Credit helps to improve financial status so that a person can buy homes, get credit cards, and build trust between financial institutions and the consumer. Despite the many benefits to having access to credit, Albania still seems to have a low credit market.
Credit access in Albania is low due mostly in part to a supply-demand mismatch. This means that the creditors in Albania don’t have the products that the people are interested in. As a result of this mismatch, the supplier tends to change their product or becomes forced to go out of business.
Part of the reason why the country’s credit access is in a supply-demand mismatch is because some parts of the country have easy access to credit and a reliable supplier, while poorer parts of Albania do not.
Individual Albanian people’s credit access seems threatened by the lack of borrower awareness and protections, as well as a lack of a functioning credit registry. Without these two things, a person is left vulnerable to financial debt and burden that can last years.
Credit awareness is important because it poses as a financial risk for those who cannot afford it. If one is not careful, they can end up with massive debt. Debt hinders the chances of acquring a house, car, or financing any other prosperous items.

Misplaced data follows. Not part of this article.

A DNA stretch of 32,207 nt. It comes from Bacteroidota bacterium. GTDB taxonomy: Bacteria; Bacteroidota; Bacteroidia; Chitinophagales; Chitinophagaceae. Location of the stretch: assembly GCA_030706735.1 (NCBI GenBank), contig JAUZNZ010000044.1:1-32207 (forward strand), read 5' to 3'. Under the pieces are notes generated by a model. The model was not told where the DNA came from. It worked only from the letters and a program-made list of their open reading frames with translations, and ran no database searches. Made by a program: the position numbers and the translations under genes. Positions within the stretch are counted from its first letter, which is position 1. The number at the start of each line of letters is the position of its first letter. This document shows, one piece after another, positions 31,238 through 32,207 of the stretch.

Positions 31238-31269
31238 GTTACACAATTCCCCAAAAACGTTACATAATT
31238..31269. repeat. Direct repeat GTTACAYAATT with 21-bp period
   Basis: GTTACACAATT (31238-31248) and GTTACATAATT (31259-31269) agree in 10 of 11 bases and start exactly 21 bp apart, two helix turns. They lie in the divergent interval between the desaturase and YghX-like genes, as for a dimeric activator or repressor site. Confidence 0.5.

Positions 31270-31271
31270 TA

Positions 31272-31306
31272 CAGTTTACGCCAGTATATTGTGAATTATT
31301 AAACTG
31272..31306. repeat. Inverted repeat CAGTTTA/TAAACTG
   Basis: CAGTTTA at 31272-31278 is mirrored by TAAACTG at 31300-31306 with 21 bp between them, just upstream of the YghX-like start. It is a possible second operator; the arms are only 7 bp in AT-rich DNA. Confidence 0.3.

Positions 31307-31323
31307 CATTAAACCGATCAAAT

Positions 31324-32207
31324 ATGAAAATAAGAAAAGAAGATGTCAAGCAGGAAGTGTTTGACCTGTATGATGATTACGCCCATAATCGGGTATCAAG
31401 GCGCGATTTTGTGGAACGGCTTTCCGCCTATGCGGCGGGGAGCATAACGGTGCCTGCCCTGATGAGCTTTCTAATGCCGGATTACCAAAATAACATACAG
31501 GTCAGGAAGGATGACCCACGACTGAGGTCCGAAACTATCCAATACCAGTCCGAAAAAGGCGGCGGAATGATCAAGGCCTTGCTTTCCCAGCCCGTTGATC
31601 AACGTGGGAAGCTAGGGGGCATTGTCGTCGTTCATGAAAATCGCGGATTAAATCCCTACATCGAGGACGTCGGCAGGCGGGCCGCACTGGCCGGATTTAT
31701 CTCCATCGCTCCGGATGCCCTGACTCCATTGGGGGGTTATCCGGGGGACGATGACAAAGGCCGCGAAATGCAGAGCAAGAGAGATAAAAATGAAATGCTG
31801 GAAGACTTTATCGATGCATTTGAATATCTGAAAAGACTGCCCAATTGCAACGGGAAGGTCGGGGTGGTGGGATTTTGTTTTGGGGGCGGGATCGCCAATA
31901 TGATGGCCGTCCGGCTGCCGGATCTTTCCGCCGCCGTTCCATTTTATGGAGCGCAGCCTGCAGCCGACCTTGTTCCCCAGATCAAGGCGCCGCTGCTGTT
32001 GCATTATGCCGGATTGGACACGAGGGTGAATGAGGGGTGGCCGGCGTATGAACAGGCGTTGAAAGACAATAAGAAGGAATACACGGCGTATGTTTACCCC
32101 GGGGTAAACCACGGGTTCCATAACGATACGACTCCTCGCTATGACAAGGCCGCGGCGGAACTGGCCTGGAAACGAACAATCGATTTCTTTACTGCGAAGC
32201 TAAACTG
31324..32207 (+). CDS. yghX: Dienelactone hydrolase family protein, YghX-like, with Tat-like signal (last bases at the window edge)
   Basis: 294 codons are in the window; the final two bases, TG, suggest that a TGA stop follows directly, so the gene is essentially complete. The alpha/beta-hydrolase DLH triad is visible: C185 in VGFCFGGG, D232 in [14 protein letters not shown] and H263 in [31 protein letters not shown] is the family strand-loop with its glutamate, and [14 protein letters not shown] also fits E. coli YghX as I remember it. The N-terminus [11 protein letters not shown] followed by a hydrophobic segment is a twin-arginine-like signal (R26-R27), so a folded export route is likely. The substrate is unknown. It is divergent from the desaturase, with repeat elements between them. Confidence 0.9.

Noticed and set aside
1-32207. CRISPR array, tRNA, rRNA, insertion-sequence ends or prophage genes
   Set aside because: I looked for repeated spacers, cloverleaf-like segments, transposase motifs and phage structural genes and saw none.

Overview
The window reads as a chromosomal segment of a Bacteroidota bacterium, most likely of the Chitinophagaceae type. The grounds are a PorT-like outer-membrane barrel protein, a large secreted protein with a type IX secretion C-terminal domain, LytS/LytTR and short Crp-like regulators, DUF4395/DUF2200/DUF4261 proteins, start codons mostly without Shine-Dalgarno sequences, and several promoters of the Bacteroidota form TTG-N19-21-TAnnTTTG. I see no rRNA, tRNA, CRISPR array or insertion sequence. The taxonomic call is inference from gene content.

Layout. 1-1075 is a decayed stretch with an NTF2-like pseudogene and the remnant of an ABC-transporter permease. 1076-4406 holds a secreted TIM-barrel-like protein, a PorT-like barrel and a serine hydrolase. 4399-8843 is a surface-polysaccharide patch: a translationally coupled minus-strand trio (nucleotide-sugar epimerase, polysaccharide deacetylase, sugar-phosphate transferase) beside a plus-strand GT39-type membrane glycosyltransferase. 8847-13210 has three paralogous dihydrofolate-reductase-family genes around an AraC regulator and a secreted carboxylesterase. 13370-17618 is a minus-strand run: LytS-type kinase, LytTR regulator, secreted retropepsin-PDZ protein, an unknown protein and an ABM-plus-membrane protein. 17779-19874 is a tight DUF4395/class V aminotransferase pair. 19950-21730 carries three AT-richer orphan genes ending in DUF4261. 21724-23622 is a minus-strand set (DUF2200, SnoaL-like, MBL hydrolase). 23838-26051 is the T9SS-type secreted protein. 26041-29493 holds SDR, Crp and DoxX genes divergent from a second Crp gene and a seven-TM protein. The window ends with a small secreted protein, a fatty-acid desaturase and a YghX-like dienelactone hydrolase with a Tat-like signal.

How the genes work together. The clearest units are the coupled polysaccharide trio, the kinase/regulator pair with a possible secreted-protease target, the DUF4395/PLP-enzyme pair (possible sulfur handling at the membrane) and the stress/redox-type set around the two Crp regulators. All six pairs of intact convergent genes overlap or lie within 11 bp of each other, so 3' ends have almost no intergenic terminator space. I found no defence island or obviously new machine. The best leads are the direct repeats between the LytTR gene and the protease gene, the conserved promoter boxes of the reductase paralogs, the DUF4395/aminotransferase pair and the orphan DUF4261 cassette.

According to the World Bank, while individual access may be threatened, cooperate business account for 74 percent of all credit in Albania and small businesses account for majority of the economic population. Though credit access usually reflects the economic stability of a country, Albania relies heavily on cooperations.
For cooperate companies, credit access is important because credit helps businesses receive the funding they need to succeed financially. According to Cardhub in 2015, the average business needs 12-18 months to improve its business credit score.
By improving credit access in Albania, financial status is sure to improve as a result. Albanian credit access can further smart banking and loaning so that the country can decrease their economic expenses.
– Seriah Sargenton